• Creator
  • Bry, Theodor de, 1528-1598.; White, John, fl. 1585-1593.
  • Created Date
  • 1590-1590
  • Publisher
  • University of North Carolina at Chapel Hill. Library. North Carolina Collection.
    University of North Carolina at Chapel Hill
  • Description
  • This image depicts the village of Secoton. There are several buildings shown, three crop fields, and a thriving vegetable garden. A Native American dance ceremony is taking place at the bottom of the image, while elsewhere villagers eat, talk, tend fires, and hunt. Note: These DeBry engravings do not accurately reflect the inhabitants of North Carolina in the late sixteenth century nor are they accurate reproductions of John White’s drawings. ... more
    This image depicts the village of Secoton. There are several buildings shown, three crop fields, and a thriving vegetable garden. A Native American dance ceremony is taking place at the bottom of the image, while elsewhere villagers eat, talk, tend fires, and hunt. Note: These DeBry engravings do not accurately reflect the inhabitants of North Carolina in the late sixteenth century nor are they accurate reproductions of John White’s drawings. The colorist for this volume has contributed to the distortion of the original images by adding a pale skin tone and blonde hair to some of the people and decorating much of the vegetation in colors that are unlike anything that occurs naturally in this part of the world. In the English translation of this text, Thomas Hariot describes this image: "XX. The Tovvne of Secota. THeir townes that are not inclosed with poles aire commonlye fayrer. Then suche as are inclosed, as appereth in this figure which liuelye expresseth the towne of Secotam. For the howses are Scattered heer and ther, and they haue gardein expressed by the letter E. wherin groweth Tobacco which the inhabitants call Vppowoc. They haue also groaues wherin thei take deer, and fields vherin they sowe their corne. In their corne fields they builde as yt weare a scaffolde wher on they sett a cottage like to a rownde chaire, signiffied by F. wherin they place one to watche for there are suche nomber of fowles, and beasts, that vnless they keepe the better watche, they would soone deuoure all their corne. For which cause the watcheman maketh continual cryes and noyse. They sowe their corne with a certaine distance noted by H. otherwise one stalke would choke the grow the of another and the corne would not come vnto his rypeurs G. For the leaves therof are large, like vnto the leaues of great reedes. They haue also a seuerall broade plotte C. whear they meete with their neighbours, to celebrate their cheefe solemne feastes as the 18. picture doth declare: and a place D. whear after they haue ended their feaste they make merrie togither. Ouer against this place they haue a rownd plott B. wher they assemble themselues to make their solemne prayers. Not far from which place ther is a lardge buildinge A. wherin are the tombes of their kings and princes, as will appere by the 22. figure likewise they haue garden notted bey the letter I. wherin they vse to sowe pompions. Also a place marked with K. wherin the make a fyre att their solemne feasts, and hard without the towne a riuer L. from whence they fetche their water. This people therfore voyde of all couetousnes lyue cherfullye and att their harts ease. Butt they solemnise their feasts in the nigt, and therfore they keepe verye great fyres to auoyde darkenes, ant to testifie their loye." Source: Thomas Hariot, "A Briefe and True Report of the New Found Land of Virginia." Frankfort: Theodore De Bry, 1590. less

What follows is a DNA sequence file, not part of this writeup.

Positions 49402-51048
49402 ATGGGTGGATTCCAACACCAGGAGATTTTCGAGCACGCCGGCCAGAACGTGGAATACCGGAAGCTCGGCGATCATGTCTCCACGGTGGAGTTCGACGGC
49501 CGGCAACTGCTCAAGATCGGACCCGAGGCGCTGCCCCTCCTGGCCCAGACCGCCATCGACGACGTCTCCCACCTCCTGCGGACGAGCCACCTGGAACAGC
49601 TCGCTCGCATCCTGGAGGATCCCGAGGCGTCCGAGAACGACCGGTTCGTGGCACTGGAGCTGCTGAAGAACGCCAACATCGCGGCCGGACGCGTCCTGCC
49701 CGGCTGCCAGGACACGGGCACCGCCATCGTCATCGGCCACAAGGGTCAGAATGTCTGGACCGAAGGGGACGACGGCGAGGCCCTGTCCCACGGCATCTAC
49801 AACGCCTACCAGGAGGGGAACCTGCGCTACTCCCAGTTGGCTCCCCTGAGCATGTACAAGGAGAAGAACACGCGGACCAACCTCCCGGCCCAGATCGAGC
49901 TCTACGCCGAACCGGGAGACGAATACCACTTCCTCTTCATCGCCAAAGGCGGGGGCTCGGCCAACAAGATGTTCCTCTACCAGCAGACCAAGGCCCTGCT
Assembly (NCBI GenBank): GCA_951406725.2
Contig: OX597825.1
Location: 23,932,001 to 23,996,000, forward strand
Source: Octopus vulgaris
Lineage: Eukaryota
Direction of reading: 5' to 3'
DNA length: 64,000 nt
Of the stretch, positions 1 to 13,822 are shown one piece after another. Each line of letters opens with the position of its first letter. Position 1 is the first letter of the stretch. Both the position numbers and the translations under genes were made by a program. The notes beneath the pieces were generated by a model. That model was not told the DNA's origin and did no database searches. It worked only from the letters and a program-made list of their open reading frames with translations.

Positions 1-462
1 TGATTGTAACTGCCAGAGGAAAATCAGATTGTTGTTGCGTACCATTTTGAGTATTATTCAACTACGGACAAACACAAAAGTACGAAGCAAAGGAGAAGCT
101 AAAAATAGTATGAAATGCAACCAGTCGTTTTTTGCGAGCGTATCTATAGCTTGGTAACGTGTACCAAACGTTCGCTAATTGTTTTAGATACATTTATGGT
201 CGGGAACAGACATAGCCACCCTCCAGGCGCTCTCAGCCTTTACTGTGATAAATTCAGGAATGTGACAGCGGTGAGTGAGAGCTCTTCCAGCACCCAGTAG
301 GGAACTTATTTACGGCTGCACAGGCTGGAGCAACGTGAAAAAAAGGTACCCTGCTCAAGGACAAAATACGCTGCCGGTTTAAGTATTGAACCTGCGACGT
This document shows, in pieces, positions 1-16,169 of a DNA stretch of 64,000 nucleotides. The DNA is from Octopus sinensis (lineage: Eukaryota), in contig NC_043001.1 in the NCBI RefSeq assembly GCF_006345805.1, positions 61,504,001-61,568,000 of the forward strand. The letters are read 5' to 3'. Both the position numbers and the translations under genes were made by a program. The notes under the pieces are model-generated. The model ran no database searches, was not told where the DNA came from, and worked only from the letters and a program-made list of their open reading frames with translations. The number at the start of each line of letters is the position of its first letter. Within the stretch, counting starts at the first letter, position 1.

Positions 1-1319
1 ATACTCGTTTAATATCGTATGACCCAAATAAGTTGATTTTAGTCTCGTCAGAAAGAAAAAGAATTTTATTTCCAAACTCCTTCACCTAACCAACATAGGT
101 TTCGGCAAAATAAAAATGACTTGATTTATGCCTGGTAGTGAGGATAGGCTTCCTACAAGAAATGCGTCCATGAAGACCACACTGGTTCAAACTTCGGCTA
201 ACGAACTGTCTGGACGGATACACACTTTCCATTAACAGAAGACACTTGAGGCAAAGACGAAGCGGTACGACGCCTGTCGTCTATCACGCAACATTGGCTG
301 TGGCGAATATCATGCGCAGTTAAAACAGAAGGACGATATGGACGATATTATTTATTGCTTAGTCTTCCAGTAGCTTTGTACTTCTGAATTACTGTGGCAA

• Format
  • 32 cm H x 22 cm W
    Paper
  • Rights
  • Public domain